Marriage is basically two people who are tied together at one leg. Obviously if they want to go anywhere, they will have to have a relationship which makes it possible to coordinate their efforts. If they have a disagreement about the pace, the gait, or how often to rest, it will cause severe strain in that relationship.
These kinds of difficulties do not necessarily mean the end of the marriage. Obviously if the two can’t communicate about what’s wrong, they’ll have to split because they are incapacitating one another. But if they can work through the difficulties, including their changing wants and needs as time goes by, they can always continue to move forward together.
However, the real danger to the relationship comes when each of them has a different destination in mind. What makes this a particularly terrible danger is that, when they tied themselves together, they may have both assumed the other was going their way. They may continue under that impression for a long time.
At some point, however, they may see the truth, that their initial assumption about the relationship was in error, that all along they had different destinations in mind. Unless someone is willing to give up their destination, at least temporarily, this spells the end of the relationship. Clearly they can’t both go to both places, and will have to split to get there.
This is not a blog about marriage. It is a blog about being a creative or performing person. And yet I do see a connection.
I find it easy to think of creative people as isolated, doing their thing and sending it into the world. That isn’t quite the case, especially when they find some kind of success. Creative people have an audience, and when they become successful, they tie the audience to themselves.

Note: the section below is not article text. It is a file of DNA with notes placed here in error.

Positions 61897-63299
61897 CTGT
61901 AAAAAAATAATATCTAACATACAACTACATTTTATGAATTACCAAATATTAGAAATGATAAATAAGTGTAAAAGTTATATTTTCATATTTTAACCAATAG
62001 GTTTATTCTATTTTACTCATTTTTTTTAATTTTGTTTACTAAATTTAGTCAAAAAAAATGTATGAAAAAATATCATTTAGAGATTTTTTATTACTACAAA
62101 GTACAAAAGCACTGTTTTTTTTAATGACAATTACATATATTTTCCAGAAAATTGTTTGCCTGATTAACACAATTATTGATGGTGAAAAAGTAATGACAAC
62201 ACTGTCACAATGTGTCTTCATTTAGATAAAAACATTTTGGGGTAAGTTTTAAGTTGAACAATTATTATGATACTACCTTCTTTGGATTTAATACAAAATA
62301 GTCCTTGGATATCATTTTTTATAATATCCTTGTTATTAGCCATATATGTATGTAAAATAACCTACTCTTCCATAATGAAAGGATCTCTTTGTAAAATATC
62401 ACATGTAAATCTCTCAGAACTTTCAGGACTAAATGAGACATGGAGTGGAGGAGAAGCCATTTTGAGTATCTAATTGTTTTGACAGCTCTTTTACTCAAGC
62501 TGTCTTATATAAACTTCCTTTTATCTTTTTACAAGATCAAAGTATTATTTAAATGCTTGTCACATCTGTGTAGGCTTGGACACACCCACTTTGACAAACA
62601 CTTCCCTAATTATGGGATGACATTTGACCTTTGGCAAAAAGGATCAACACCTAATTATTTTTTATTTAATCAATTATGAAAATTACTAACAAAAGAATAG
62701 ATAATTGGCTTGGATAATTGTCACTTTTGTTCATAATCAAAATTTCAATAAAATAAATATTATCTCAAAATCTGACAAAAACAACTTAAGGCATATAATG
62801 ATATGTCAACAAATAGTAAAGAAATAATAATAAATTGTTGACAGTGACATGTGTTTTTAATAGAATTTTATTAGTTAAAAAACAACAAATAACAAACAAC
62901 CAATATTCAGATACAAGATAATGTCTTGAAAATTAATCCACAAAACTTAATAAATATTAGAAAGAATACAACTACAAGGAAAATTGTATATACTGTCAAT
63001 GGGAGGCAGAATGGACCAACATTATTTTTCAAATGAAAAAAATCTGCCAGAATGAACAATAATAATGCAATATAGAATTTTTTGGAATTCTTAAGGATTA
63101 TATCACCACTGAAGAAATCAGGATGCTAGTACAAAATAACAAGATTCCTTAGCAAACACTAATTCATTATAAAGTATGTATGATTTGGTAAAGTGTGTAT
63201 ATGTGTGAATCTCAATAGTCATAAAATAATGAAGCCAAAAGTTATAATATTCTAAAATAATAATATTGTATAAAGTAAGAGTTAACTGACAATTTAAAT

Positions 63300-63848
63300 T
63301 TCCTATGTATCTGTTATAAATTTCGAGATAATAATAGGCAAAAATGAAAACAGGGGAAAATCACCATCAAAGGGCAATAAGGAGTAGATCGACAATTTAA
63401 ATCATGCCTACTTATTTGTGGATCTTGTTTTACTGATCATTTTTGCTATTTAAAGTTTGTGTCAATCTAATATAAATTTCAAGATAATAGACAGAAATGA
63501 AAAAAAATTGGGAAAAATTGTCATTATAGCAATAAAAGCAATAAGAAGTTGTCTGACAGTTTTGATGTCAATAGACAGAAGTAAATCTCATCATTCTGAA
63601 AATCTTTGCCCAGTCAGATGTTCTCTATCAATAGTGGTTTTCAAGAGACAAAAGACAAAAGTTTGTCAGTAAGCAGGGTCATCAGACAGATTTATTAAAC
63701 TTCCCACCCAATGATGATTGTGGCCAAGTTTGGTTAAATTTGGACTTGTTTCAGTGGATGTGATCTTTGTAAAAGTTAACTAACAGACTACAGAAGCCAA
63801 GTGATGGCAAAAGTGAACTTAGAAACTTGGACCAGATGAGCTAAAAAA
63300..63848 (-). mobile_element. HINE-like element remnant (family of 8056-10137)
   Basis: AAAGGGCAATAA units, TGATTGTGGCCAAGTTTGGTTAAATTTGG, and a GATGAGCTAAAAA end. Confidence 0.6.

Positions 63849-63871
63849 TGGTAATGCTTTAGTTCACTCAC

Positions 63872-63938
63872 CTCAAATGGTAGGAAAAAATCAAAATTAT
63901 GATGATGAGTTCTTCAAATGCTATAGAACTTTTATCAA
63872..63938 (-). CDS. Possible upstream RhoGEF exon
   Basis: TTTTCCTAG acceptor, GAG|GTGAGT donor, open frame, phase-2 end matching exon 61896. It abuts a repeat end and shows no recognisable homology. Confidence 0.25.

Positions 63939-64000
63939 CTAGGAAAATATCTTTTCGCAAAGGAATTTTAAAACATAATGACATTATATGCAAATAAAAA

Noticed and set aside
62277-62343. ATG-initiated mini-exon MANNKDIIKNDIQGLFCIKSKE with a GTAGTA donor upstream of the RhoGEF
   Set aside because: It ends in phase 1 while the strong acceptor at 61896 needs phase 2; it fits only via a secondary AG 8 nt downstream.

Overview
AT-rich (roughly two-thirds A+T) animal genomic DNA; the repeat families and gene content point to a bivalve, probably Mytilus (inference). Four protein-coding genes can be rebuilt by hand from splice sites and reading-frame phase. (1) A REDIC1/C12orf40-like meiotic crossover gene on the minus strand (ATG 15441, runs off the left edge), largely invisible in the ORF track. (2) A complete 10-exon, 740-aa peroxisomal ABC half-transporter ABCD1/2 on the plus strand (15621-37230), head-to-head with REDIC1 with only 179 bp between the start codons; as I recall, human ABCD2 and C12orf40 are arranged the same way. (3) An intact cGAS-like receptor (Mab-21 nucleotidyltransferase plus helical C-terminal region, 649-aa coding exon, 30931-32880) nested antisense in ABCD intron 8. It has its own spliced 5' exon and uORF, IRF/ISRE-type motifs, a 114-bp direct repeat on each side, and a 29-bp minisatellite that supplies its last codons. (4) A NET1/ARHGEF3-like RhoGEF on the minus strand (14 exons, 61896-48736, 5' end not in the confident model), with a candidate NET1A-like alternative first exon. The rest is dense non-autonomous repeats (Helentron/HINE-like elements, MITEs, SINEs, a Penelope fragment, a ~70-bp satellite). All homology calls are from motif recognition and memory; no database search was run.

Unlike marriage, there’s no real obligation for a creative person to remain with their audience. However, it’s wise for someone in that situation to recognize when they are implying a destination. The audience will commit based on their conception of where they think everyone is going together.
Obviously a creative person, or a performing person, must make a careful decision whether something they present to the world will pose a difficulty as they travel together. If it is simply a matter of the artist wanting to go slower or faster than the audience, these kinds of things may be reconciled. Either the audience or the performer will adapt, or someone will leave.
If, however, the audience feels as though the artist implied they were going one direction when he or she actually intended a different one, the results may be more severe. The audience may feel the same kind of betrayal that a spouse feels when she realizes she’s been relating to an inaccurate picture of her partner. Such betrayals result in animosity, nastiness, repercussions.
Are we free as artists to do as we please? Do we retain the right to go where we choose because we’re the ones contributing the stuff on which the relationship is built? What is our responsibility to those who support us?
I don’t know. I just thought I’d bring it up. Should we talk about it?